Tokyo Mulling Using Expressway as Evacuation Site in Case of Major Flooding Sway

The Yomiuri Shimbun
The Metropolitan Expressway is seen with the Arakawa river in the foreground in Edogawa Ward, Tokyo, on Saturday.

The Tokyo metropolitan government is planning to use elevated sections of the Metropolitan Expressway in five eastern wards as emergency evacuation sites in the event of large-scale flooding, The Yomiuri Shimbun has learned.

The five wards are Sumida, Koto, Adachi, Katsushika and Edogawa. Officials are concerned that most parts of these wards could be flooded in the event of heavy rain, forcing up to 2.5 million people to evacuate.

The metropolitan government, the Land, Infrastructure, Transport and Tourism Ministry, and each ward office will begin full-fledged discussions on how to operate envisaged evacuation sites, according to sources.

The idea of using elevated expressway sections as evacuation sites in times of disaster has been widespread since the 2011 Great East Japan Earthquake, when massive tsunami struck a large swathe of the country’s northeastern coast.

According to the ministry, such sites have so far been created at about 400 locations on the Tomei Expressway in Shizuoka Prefecture, the Hanshin Expressway’s Wangan Route in Osaka Prefecture and the Higashi-Kyushu Expressway in Miyazaki Prefecture, among other places.

In September, the ministry compiled survey results that found a total of 1,780 kilometers of expressway sections and national highways nationwide were available as evacuation sites, encouraging local governments to use them.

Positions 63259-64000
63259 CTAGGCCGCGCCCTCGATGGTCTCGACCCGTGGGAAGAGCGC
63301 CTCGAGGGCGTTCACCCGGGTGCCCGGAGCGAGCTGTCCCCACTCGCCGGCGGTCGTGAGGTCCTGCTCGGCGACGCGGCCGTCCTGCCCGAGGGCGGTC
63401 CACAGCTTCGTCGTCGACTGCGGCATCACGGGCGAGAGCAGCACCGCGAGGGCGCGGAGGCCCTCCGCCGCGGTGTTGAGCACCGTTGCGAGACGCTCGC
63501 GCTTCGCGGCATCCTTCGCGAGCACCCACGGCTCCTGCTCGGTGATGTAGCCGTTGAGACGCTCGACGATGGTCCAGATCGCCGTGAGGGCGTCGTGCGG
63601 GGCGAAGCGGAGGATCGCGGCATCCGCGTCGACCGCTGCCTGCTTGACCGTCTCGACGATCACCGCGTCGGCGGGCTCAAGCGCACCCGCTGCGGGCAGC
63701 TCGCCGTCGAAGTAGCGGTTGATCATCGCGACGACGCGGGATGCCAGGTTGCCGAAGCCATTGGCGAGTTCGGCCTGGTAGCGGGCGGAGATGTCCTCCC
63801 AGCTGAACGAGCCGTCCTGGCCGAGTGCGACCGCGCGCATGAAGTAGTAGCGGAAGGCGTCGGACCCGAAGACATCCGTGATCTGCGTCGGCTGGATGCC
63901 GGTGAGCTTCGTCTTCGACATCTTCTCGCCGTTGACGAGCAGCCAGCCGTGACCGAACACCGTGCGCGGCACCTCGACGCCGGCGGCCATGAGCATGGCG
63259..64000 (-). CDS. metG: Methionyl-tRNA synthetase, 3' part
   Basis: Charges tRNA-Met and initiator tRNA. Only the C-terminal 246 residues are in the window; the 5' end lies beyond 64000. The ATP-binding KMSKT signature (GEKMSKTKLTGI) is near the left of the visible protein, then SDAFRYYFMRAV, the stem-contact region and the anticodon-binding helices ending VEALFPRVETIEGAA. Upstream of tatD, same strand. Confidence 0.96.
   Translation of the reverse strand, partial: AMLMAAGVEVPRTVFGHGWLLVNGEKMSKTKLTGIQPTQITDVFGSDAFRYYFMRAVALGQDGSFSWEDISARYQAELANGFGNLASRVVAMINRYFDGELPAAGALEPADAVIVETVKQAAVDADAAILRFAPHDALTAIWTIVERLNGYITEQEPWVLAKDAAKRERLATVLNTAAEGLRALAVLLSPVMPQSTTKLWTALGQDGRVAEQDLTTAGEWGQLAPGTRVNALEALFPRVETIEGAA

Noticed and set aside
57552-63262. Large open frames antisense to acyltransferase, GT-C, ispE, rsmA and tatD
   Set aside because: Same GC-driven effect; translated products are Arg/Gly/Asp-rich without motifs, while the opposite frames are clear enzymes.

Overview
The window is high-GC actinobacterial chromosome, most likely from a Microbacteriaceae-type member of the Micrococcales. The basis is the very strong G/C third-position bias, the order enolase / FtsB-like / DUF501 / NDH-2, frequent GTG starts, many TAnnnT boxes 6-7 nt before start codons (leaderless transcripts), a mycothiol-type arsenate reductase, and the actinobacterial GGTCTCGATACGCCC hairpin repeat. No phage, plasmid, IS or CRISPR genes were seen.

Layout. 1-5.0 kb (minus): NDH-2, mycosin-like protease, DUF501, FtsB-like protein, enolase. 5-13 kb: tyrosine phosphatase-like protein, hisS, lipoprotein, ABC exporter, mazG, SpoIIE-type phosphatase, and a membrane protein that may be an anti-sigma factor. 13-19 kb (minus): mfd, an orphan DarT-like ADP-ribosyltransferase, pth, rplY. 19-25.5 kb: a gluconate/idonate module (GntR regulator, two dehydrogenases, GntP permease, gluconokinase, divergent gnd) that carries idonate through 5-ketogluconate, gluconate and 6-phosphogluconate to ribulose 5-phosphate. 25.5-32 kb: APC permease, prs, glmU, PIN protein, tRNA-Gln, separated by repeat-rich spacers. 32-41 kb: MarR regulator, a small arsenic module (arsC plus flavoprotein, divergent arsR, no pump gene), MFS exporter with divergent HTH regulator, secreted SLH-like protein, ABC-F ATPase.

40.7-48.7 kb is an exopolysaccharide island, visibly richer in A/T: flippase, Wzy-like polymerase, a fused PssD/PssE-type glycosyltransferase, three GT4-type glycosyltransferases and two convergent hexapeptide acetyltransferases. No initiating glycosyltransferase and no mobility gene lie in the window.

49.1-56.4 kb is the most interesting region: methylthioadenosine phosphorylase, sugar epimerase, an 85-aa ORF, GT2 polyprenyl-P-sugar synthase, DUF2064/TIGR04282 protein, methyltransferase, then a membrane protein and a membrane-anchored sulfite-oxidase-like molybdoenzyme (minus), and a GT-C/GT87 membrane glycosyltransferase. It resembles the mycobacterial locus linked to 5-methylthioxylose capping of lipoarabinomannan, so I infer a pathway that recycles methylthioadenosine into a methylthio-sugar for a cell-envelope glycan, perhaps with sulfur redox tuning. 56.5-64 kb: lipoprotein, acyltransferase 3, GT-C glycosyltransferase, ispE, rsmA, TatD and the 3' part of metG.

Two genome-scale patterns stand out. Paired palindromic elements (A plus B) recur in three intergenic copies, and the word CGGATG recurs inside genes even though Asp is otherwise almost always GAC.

The five eastern Tokyo wards are surrounded by the Arakawa and Edo rivers with vast areas as low as sea level. If the two rivers were to flood at the same time, areas where up to 2.5 million people live could be inundated. Flooding in some places could reach 10 meters deep and take more than two weeks to recede.

Based on the projections, the five ward offices in 2018 compiled a “wide-area evacuation” plan to evacuate residents from the wards to neighboring municipalities.

In October last year when Typhoon No. 19 was approaching Tokyo, the ward offices considered executing the plan, but had to shelve it because railway companies announced in advance that they would suspend services, making it difficult for people to evacuate to neighboring municipalities.

After that, the five ward offices shifted focus to studying viable evacuation methods within the wards, such as “vertical evacuation” in which people move up to the upper floors of buildings.

To that end, some ward offices have secured cooperation from public housing facilities and hotels, but accommodating all residents would be difficult. The task is to find more evacuation sites.

The metropolitan government and others are considering opening the elevated sections of the Metropolitan Expressway running through the five wards for residents to evacuate to the sections with stairs and ramps from the ground when the risk of flooding heightens due to expected heavy rains caused by approaching typhoons and other factors.

There is also a plan to set up evacuation facilities on the elevated expressway.

“Large numbers of people can be accommodated, and vehicles can also be dispatched for rescue,” a senior metropolitan government official said.

However, on the other hand, the Metropolitan Expressway is also used as a passage for emergency vehicles. The metropolitan government plans to discuss with relevant organizations the selection of sections available for traffic lane restrictions as well as the procedure for closing them in consultation with the five ward offices.

“If ‘vertical evacuation’ to the Metropolitan Expressway becomes possible, it will be one of the effective options to protect residents’ lives,” said Masayuki Yamaguchi, chief of the crisis management office of the Edogawa ward office.